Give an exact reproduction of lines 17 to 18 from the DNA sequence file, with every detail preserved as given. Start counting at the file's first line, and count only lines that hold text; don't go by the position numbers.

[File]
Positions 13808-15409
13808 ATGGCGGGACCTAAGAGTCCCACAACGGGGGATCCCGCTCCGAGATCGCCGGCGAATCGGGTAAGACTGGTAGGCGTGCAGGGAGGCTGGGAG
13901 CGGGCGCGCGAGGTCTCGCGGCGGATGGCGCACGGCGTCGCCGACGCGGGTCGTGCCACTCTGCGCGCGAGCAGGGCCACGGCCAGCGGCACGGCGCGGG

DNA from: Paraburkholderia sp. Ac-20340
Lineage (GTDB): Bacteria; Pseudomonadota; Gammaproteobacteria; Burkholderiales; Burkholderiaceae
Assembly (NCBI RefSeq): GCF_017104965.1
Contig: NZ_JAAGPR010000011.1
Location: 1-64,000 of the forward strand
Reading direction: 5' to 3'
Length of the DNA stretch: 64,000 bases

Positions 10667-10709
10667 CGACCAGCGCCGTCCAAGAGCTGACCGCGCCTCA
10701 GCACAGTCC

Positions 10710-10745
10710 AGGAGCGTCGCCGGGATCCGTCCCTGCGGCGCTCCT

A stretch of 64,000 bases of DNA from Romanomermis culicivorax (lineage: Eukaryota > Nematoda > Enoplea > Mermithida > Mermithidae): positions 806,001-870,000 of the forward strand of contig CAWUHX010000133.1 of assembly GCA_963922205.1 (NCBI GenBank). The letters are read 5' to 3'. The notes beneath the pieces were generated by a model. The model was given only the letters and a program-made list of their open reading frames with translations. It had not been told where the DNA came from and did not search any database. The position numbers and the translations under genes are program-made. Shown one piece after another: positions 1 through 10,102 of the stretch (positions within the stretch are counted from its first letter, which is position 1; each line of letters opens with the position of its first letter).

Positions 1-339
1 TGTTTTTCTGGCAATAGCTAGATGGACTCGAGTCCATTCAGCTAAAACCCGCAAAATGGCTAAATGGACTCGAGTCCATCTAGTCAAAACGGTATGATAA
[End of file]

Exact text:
Positions 1-339
1 TGTTTTTCTGGCAATAGCTAGATGGACTCGAGTCCATTCAGCTAAAACCCGCAAAATGGCTAAATGGACTCGAGTCCATCTAGTCAAAACGGTATGATAA